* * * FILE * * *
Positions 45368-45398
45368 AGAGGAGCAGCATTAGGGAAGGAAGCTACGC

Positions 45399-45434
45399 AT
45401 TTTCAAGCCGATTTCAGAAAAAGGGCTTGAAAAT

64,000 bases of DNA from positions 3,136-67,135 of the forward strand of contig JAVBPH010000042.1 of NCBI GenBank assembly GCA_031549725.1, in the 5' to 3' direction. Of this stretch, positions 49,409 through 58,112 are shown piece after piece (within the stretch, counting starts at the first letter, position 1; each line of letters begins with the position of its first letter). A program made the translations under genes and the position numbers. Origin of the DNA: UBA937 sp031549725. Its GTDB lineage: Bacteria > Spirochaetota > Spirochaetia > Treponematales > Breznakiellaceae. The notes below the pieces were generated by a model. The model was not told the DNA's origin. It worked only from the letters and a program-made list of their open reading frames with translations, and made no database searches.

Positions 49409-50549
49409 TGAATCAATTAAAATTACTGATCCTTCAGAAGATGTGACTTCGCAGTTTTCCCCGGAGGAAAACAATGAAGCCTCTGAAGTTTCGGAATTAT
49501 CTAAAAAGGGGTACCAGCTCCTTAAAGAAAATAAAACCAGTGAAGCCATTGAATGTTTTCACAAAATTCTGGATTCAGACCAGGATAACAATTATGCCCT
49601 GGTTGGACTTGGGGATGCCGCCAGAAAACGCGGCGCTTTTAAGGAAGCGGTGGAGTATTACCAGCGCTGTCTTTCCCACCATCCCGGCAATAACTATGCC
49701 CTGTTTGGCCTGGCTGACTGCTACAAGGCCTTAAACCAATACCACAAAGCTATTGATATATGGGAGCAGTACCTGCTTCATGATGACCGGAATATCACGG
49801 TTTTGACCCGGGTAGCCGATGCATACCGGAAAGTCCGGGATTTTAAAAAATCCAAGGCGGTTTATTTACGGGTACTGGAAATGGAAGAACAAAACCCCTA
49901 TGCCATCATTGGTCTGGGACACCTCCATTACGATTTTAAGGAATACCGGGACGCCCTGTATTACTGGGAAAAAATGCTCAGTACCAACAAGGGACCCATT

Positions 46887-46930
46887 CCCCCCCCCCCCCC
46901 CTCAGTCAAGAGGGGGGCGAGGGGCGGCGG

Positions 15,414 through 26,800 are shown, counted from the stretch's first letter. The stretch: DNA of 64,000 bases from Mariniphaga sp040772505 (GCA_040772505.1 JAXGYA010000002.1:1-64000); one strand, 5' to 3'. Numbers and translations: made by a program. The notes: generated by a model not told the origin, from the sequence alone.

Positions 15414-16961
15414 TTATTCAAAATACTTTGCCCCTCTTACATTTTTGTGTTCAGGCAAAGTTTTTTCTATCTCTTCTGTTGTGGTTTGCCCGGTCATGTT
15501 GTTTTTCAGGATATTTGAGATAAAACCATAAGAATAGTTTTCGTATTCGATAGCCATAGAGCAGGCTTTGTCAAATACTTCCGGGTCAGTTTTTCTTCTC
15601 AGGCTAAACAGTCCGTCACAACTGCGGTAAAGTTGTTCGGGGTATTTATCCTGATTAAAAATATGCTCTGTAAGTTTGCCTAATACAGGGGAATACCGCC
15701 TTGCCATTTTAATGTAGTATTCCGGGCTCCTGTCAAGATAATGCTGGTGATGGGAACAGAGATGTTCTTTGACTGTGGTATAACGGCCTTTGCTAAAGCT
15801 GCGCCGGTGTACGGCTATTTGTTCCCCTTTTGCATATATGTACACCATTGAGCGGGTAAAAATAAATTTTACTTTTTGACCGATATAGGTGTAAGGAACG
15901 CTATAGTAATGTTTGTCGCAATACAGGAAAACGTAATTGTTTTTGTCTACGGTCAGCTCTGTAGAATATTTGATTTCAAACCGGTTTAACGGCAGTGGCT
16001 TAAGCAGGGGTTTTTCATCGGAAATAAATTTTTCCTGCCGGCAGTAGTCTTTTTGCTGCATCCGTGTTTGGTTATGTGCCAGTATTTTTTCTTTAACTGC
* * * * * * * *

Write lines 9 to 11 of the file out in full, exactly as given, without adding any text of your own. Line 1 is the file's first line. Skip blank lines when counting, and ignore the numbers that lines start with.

49501 CTAAAAAGGGGTACCAGCTCCTTAAAGAAAATAAAACCAGTGAAGCCATTGAATGTTTTCACAAAATTCTGGATTCAGACCAGGATAACAATTATGCCCT
49601 GGTTGGACTTGGGGATGCCGCCAGAAAACGCGGCGCTTTTAAGGAAGCGGTGGAGTATTACCAGCGCTGTCTTTCCCACCATCCCGGCAATAACTATGCC
49701 CTGTTTGGCCTGGCTGACTGCTACAAGGCCTTAAACCAATACCACAAAGCTATTGATATATGGGAGCAGTACCTGCTTCATGATGACCGGAATATCACGG